people to make sure tires are disposed of properly since tires can

collect water. Resident can call the Cambridge Department of Public

Works to have any tires picked up or to report any standing water in

their neighborhood.

The Massachusetts Department of Public Health has been working with

cities all over the state to make sure people are aware of how they

can help prevent the West Nile Virus from spreading. "We can't go

directly to all six million people in the state, so we go to those

who can help us spread the word," said Dr. Bela Matyas, Medical

Director of Epidemiology in the Massachusetts Department of Public


This work with the various municipalities in the state involves

getting the word out through use of the media, telling doctors so

they can inform their patients, and getting information out to

campgrounds, state parks, and libraries, said Matyas. "Most of our

information has focused on prevention, such as getting rid of

standing water and informing people on how they can avoid getting

bitten by mosquitoes," he said.

The Department of Health also has a hotline that people can contact

with any questions or comments they might have. Matyas said they've

gotten hundreds of phone calls this year, and the general feeling of

the callers and the public seems much calmer than last year. "We

certainly know more about (West Nile Virus) than we did last year,

and the media has reacted to it in a calmer manner than last year,"

he said.

People are also being aggressively tested in Massachusetts, with 50

human tests so far. There have been no human cases of West Nile

Virus reported this year, but last year at least 20 people around the

country were infected and in 1999, 62 people were infected.

Increased rainfall in the south has cities and states bracing for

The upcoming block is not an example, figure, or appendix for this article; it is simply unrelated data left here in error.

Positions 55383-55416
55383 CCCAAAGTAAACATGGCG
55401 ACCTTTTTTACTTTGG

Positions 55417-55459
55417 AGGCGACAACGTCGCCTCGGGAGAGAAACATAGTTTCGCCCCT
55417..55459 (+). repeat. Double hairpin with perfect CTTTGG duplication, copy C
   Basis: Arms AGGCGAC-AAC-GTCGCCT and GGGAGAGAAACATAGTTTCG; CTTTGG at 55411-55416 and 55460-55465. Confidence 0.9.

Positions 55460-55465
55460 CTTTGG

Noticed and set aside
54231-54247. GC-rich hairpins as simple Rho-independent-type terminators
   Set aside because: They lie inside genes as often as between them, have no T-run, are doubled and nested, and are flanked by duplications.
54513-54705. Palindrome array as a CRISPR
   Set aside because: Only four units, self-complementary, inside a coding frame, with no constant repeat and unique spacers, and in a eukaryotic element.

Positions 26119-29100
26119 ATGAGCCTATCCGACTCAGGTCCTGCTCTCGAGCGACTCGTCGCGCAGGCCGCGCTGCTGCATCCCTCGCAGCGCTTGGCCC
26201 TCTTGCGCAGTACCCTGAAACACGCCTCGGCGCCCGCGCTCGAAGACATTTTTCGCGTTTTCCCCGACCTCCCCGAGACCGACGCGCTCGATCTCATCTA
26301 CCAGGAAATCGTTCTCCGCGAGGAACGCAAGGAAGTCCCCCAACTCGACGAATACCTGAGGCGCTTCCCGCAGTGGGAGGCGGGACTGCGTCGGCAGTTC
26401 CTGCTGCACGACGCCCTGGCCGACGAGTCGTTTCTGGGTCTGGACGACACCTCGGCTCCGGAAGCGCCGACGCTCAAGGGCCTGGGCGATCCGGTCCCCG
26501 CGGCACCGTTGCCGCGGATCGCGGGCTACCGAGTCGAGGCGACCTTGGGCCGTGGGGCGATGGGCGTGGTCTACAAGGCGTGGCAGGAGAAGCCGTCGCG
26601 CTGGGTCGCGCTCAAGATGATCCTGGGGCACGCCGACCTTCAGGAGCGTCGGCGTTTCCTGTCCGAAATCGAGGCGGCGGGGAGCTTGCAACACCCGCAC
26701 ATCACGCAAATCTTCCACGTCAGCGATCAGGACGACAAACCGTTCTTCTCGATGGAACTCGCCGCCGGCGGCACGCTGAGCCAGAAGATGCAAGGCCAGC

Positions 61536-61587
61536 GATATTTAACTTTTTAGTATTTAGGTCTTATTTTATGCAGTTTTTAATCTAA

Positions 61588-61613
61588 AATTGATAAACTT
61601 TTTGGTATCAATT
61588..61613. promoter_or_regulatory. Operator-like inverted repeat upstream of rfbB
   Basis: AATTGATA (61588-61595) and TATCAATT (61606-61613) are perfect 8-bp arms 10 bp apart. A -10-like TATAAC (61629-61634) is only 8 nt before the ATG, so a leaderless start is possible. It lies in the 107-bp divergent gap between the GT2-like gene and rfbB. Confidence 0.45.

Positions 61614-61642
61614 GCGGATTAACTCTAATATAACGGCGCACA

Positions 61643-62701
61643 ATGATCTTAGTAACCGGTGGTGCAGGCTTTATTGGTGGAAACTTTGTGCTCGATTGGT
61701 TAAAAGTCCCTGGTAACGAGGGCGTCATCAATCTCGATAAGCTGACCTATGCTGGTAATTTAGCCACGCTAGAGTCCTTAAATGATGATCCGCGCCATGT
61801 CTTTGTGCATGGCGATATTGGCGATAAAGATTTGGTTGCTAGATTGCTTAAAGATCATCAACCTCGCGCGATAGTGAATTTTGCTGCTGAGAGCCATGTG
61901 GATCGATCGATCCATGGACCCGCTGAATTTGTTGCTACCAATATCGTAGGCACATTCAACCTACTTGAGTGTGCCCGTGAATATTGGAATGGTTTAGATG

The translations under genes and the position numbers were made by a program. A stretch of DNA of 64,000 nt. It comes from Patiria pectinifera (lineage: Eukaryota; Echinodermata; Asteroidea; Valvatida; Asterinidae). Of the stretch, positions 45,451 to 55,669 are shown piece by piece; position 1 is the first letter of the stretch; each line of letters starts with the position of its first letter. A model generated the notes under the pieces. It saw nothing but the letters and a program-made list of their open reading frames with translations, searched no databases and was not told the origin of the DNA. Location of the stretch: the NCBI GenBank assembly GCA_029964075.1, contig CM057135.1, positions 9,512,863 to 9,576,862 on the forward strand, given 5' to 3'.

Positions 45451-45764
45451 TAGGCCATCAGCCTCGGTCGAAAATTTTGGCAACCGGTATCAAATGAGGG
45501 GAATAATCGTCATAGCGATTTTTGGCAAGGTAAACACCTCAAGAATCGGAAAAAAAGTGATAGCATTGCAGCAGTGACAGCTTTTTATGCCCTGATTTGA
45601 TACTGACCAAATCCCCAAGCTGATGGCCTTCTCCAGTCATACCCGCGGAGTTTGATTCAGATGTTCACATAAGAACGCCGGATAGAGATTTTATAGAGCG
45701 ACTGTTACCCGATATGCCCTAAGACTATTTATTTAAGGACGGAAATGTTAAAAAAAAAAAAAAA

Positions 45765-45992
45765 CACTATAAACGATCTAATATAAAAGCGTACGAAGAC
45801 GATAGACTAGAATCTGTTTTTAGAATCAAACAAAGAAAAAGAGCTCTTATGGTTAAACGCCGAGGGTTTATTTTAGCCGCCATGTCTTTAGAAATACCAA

more mosquitoes. West Nile Virus in dead birds has also been

discovered in Georgia and Florida. In Georgia, epidemiologists with

the Department of Human Resources have been monitoring mosquitoes and

advising physicians on the virus.

Paul Binder, a Church World Service Disaster Resource Consultant in

Florida, said that the biggest prevention method he's seen so far in

Florida has been the municipalities spraying pesticide in the cities.

In response to virus findings in northern Florida, the American Red

Cross of Tallytown, Florida, has put up a West Nile Virus information

section on their web site. The site includes fact sheets, maps, and

even education curriculum for elementary school students.

In Tennessee, increased rainfall has more and more people calling the

public health departments to complain of mosquitoes. The city of

Memphis has a mosquito-control program that involves testing over 20

birds everyday and monitoring a sentinel flock of 100 chickens. Even

with all the preparation methods, mosquito populations are only

expected to get worse before they get better since the late summer is

the height of the breeding season for the insects.